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Russia’s Ex-Chief Sanitary Inspector Exposes E-Cigs as National Security Threat

© Sputnik / Vladimir Pesnya / Go to the photo bankA visitor to RusskiVape, the third professional vape industry expo in Moscow
A visitor to RusskiVape, the third professional vape industry expo in Moscow - Sputnik International
Electronic cigarettes and nicotine vaporizers are not only a health hazard, but may also pose a significant threat to Russia’s national security, according to the country’s former Chief Sanitary Inspector Gennady Onishchenko.

Man exhales vapor from an e-cigarette - Sputnik International
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Electronic cigarettes, or e-cigarettes for short, are small handheld devices which vaporize flavored liquids (which usually, but not always, contain nicotine) for their users to inhale. The use of e-cigarettes is sometimes referred to as 'vaping'.

Tobacco companies and e-cigarette proponents insist that vaping poses a far lesser threat to one’s health than smoking and do not produce the so called ‘second hand smoke’. However, their opponents argue that e-cigarette vapors do in fact contain carcinogens and that these devices actually help increase the number of smokers instead of decreasing it.

Gennady Onishchenko, Russian MP and the country’s former Chief Sanitary Inspector, told RIA Novosti that these devices pose a serious public health threat in Russia, but that unfortunately many of his former colleagues care more about the economy and investments.

"International tobacco corporations like, for example, Philip Morris, capitalize on this. Their representatives are being invited to by the government to discuss the manufacturing of vaporizer cartridges in our country with people responsible for public health. I consider such proposals a direct threat to Russia’s national security," Onishchenko stated.

He dismissed claims that the 'tobacco lobby' is allegedly opposed to electronic cigarettes, pointing out that tobacco companies are highly unlikely to fight against a product that they themselves have developed and are now trying to introduce into those countries which introduced anti-tobacco laws.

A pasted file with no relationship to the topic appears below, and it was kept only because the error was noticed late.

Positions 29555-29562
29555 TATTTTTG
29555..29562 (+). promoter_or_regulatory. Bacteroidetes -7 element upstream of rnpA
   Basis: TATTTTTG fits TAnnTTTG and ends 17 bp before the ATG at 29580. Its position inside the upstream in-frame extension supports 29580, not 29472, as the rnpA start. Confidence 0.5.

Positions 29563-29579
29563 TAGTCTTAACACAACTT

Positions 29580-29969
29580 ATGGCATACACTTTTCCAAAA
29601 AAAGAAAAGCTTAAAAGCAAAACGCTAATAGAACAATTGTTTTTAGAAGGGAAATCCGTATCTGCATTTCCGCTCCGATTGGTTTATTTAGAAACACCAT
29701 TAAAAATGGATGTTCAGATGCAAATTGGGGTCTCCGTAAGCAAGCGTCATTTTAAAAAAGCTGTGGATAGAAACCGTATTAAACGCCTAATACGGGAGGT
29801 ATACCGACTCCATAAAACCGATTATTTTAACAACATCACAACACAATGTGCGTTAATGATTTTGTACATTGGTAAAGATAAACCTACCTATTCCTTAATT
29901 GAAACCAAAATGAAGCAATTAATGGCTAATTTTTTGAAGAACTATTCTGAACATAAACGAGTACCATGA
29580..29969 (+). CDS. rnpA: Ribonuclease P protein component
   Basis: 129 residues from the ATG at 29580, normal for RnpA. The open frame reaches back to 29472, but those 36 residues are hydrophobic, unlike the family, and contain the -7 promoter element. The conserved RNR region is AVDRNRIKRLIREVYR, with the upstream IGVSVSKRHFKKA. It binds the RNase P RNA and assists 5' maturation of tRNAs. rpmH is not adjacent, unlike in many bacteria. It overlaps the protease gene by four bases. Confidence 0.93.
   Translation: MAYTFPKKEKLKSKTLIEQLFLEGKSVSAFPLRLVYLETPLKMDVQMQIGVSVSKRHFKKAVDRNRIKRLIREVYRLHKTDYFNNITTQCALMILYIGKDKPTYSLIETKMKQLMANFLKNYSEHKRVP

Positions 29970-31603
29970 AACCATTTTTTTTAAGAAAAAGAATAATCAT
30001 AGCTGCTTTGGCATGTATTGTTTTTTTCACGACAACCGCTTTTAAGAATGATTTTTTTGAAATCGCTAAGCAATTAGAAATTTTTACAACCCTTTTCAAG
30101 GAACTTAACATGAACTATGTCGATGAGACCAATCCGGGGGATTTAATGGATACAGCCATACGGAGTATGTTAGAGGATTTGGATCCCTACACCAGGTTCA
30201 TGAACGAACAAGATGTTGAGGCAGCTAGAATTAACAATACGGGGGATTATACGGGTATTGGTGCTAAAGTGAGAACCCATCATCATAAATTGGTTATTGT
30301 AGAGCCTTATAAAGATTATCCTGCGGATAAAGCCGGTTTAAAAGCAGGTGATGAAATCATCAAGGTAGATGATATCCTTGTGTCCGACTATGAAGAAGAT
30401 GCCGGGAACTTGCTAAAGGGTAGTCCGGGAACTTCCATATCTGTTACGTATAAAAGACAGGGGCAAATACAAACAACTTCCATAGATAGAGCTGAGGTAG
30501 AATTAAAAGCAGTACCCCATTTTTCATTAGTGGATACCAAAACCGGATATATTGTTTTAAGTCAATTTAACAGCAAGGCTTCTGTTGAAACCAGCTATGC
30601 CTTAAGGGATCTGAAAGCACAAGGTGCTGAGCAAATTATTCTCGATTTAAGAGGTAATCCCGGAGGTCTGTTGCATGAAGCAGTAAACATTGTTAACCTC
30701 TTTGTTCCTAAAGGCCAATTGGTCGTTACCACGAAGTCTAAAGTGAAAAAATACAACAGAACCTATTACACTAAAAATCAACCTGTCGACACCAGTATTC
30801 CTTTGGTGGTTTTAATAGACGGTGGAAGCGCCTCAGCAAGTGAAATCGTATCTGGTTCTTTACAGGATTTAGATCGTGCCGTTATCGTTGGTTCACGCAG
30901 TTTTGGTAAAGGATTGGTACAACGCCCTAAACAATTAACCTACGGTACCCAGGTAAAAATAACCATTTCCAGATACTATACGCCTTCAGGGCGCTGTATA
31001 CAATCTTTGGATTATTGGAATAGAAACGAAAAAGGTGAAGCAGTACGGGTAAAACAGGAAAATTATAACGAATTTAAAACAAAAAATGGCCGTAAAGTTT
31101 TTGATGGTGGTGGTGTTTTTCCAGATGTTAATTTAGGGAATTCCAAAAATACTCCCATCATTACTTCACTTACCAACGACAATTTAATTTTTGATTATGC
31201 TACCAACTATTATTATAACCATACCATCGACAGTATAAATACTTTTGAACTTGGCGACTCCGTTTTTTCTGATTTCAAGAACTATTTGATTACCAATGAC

"Such rumors are often produced by unscrupulous scientists and ‘tobacco lobby’ advertising campaigns. When comparing vaporizers with cigarettes they tend to emphasize everything save for the former’s most important component – nicotine. The ads promoting vaporizers claim that the vapors produced by these devices are devoid of the substances contained in cigarette smoke, but they do not mention that these vapors contain nicotine," Onishchenko warned, adding that a growing number of people, especially young people, are becoming addicted to nicotine thanks to the vaporizers.

He remarked that e-cigarettes were created as a response to a number of major anti-tobacco legislative acts adopted in many countries, and that this move can be countered by proper regulation.

"All in all, the issue of electronic vaporizers can be resolved if we were to recognize them as tobacco products and start treating them as cigarettes. I’m positive that certain anti-vaping measures will be enacted sooner or later, but this process will take time. Meanwhile, the tobacco companies will help a great number of people become addicted to nicotine, and if vaporizers get banned then the companies will simply switch back to ordinary tobacco," Onishchenko surmised.

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